The recommendation to require “a strict timetable for briefing and decision” would not prevent the proposed new motion from increasing delays, because the time that the parties’ lawyers take to draft their briefs is not a major contributor to delays. The time that overburdened District Courts take to decide motions is, on the other hand, a very large factor in delays in Federal civil litigation. Deadlines for judges to decide motions are unenforceable and unrealistic and would not prevent the increased delays resulting from the new type of motion.
In cases where a partial Summary Adjudication was granted, the preclusion of further discovery on the summarily adjudicated issues would either artificially limit discovery into the remaining issues in the case, or fail to meaningfully reduce the burdens of discovery. The facts relevant to various issues in a complex case cannot be neatly separated from each other; many facts are relevant to multiple issues. Thus, if full merits discovery were permitted on the issues remaining after Summary Adjudication, the discovery would likely not be significantly limited in complex cases. On the other hand, if the discovery were significantly limited, the party that opposed Summary Adjudication – usually the plaintiff – would be prevented from gaining full discovery into the merits of the remaining issues.
The proposed new motion could also result in unfair outcomes in cases where partial Summary Adjudication was granted, but subsequent discovery on the remaining issues uncovered evidence that the partial Summary Adjudication was erroneous.
Recommendation No. 1:
We agree that increased judicial supervision of discovery is desirable. We believe, however, that it is unrealistic to expect District Judges or even Magistrate Judges to engage in detailed review of the initial discovery requests in complex cases, where there are often hundreds of document request categories. We also believe that if the Rules are revised to require judicial review of discovery requests, there should also be a mechanism to better ensure that the parties receiving the judicially reviewed requests fully comply with them and do not interpose further boilerplate objections to delay and limit their production of responsive documents.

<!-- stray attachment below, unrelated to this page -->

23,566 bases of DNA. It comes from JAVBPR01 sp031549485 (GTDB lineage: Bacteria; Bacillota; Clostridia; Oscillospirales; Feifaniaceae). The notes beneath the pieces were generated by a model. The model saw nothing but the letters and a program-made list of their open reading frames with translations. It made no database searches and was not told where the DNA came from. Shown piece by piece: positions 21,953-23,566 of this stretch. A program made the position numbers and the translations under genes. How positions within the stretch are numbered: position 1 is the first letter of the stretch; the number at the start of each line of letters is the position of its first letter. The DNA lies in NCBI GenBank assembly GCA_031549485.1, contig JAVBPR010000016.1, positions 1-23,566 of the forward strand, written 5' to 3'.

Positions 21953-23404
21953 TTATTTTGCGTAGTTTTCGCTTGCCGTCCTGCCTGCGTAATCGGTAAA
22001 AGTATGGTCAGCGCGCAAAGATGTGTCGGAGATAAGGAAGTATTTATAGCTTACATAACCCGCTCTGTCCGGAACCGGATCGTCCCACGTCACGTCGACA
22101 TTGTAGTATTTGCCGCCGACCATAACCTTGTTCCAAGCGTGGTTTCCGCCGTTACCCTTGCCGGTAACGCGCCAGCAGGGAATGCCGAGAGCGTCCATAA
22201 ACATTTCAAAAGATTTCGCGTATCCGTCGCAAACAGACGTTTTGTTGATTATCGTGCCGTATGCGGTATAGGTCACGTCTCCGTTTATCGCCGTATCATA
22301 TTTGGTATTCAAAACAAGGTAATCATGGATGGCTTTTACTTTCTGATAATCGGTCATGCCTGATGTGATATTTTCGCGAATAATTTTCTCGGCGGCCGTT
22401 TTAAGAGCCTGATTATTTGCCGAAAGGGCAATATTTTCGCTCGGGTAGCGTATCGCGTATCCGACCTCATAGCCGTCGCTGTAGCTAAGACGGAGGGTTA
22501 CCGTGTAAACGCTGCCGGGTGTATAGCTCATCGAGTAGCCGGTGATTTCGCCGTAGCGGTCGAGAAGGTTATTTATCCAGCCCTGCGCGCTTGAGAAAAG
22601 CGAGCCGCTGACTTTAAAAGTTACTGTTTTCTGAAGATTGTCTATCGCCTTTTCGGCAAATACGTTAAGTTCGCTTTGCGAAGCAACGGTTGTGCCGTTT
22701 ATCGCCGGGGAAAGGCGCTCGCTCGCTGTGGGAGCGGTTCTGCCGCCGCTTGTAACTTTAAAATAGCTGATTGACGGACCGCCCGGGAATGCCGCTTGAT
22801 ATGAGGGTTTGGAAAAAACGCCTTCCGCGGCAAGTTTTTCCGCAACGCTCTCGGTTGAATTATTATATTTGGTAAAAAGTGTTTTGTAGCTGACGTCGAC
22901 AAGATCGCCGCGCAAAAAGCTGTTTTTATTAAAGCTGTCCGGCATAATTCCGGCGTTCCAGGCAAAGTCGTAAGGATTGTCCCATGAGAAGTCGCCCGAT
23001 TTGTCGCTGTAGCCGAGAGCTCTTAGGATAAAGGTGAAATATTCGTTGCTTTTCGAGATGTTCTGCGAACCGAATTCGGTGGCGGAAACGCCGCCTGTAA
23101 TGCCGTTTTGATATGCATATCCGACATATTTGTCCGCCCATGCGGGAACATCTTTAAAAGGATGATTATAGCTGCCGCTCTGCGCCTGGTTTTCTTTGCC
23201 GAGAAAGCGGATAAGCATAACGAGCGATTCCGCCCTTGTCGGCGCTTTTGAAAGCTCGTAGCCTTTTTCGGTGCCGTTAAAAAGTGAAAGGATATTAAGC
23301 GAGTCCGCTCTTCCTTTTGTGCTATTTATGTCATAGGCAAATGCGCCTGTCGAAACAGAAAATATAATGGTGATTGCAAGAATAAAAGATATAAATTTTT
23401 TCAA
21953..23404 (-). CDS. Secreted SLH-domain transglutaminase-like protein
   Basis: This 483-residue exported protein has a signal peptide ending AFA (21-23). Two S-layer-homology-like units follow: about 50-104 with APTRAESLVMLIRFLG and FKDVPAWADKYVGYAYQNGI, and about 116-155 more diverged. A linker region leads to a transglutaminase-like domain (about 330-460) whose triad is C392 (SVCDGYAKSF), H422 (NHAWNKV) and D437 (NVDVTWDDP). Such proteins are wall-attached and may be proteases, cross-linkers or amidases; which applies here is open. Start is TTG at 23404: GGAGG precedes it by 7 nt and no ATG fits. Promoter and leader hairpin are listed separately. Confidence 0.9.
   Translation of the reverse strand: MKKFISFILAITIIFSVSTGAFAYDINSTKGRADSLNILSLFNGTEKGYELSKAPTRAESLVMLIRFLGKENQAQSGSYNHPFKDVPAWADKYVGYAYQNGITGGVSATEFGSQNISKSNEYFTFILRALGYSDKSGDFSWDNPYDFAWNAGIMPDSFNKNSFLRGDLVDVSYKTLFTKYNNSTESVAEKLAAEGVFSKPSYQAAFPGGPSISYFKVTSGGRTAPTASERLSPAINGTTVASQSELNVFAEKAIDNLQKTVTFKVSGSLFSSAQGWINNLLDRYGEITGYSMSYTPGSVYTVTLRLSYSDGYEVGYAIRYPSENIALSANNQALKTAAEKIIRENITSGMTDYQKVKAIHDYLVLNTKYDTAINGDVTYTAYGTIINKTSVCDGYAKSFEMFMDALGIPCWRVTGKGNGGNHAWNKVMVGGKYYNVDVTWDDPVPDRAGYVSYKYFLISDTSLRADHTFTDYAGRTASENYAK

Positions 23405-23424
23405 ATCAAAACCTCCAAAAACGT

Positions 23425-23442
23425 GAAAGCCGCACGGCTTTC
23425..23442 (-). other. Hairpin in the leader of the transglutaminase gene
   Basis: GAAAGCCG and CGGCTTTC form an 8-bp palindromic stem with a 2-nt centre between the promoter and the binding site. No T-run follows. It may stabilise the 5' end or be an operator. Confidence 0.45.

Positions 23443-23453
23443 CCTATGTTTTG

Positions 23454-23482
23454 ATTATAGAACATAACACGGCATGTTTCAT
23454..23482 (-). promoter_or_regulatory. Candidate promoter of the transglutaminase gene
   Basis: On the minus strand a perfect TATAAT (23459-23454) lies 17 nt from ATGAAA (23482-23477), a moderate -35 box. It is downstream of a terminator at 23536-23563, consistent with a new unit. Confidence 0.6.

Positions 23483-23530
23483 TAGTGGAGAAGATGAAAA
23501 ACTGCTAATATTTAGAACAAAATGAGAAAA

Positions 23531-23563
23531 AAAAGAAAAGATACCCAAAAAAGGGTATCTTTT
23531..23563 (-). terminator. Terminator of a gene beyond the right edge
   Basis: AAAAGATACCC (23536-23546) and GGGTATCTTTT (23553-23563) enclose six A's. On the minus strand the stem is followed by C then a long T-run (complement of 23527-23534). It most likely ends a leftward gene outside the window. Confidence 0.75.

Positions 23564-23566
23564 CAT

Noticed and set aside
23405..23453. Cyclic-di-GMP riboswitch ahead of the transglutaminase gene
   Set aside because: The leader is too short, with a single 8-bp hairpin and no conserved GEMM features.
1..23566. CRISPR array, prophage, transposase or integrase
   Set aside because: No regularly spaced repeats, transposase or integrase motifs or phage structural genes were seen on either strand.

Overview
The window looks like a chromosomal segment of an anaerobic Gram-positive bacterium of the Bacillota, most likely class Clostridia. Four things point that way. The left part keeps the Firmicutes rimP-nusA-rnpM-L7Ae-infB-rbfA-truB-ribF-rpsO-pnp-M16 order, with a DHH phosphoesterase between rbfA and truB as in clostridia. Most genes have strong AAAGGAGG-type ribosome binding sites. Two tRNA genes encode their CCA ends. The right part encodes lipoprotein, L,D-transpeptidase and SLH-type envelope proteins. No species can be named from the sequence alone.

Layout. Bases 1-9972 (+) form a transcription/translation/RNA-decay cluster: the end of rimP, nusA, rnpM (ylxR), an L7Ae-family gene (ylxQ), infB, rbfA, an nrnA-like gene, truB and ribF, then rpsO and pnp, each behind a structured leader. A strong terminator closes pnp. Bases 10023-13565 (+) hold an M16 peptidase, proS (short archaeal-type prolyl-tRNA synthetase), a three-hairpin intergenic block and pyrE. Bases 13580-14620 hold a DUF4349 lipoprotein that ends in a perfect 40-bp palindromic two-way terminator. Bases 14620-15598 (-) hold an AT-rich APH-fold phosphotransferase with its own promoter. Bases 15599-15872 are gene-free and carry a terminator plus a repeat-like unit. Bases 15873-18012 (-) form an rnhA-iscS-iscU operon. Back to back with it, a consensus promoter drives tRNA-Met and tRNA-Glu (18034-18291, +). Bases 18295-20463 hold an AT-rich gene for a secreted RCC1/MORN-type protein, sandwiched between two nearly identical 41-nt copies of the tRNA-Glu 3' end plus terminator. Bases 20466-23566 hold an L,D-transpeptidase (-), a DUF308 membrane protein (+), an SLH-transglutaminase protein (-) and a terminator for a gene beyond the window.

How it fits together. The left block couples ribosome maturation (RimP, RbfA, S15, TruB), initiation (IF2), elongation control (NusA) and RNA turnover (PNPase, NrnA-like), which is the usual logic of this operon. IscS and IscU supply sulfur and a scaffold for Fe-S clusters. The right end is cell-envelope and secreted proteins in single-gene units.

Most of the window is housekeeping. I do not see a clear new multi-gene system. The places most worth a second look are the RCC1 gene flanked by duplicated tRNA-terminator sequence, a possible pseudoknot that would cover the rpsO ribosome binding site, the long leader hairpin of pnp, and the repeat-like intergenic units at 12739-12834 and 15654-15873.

Recommendation No. 2:
As discussed above, we do not believe that there should be an automatic stay of discovery upon filing of a motion to dismiss or the proposed new motion for Summary Adjudication. We also believe that there is no realistic and enforceable way to ensure that these motions are decided promptly.
While we agree that there should be protections to ensure that these motions are not abused, we do not believe that the proposal to expedite discovery if a Summary Adjudication motion or motion to dismiss is denied is sufficient in that regard. We would suggest that if the New York City Bar Proposals’ recommendation regarding a discovery stay were adopted, the courts should be encouraged to grant sanctions against a party who files a baseless motion to dismiss or for Summary Adjudication. Such sanctions could include the costs of opposing the motion or a court-ordered presumption in favor of the non-moving party with respect to relevant issues.
Recommendations No. 3 and 4:
We generally agree with these recommendations regarding uniform definitions and instructions and limits on initial interrogatories.
We generally agree with these recommendations on (i) preservation and (ii) more emphasis on cost-shifting, but we add a caveat that consideration should include a sensitivity towards the parties’ financial wherewithal. In addition, we urge that any cost-shifting be imposed pursuant to clear standards.
Judicial Management of Process
Recommendations No. 1 and 2;
We generally agree with these recommendations on (i) one-case, one-judge civil assignment and (ii) mandatory initial pre-trial conference followed by periodic conferences.
Recommendation No. 3:
We strongly disagree with this recommendation. Although the Courts and the public have an interest in prompt resolution of private federal civil litigation, the interests of the parties with respect to timing are far more important. We do not believe that there is any good reason for establishing a rule against granting extensions that are requested by all parties in a case without a showing of good cause. The proposal fails to take into account the challenging realities of practice, including small-firm practices, competing case loads, and even clients who perhaps cannot pay sufficiently to keep pace with the expedited case schedule, but who nevertheless deserve their chance at justice. We also believe that this recommendation fails to take into account the widely varying case loads and case-management practices of different District Courts. The Rules already empower a particular judge or District to enforce short schedules and to discourage or deny extensions, as many do.
We generally agree with these recommendations to raise the profile of settlement.
Jai Chandrasekhar, Esq., Bernstein Litowitz Berger & Grossmann LLP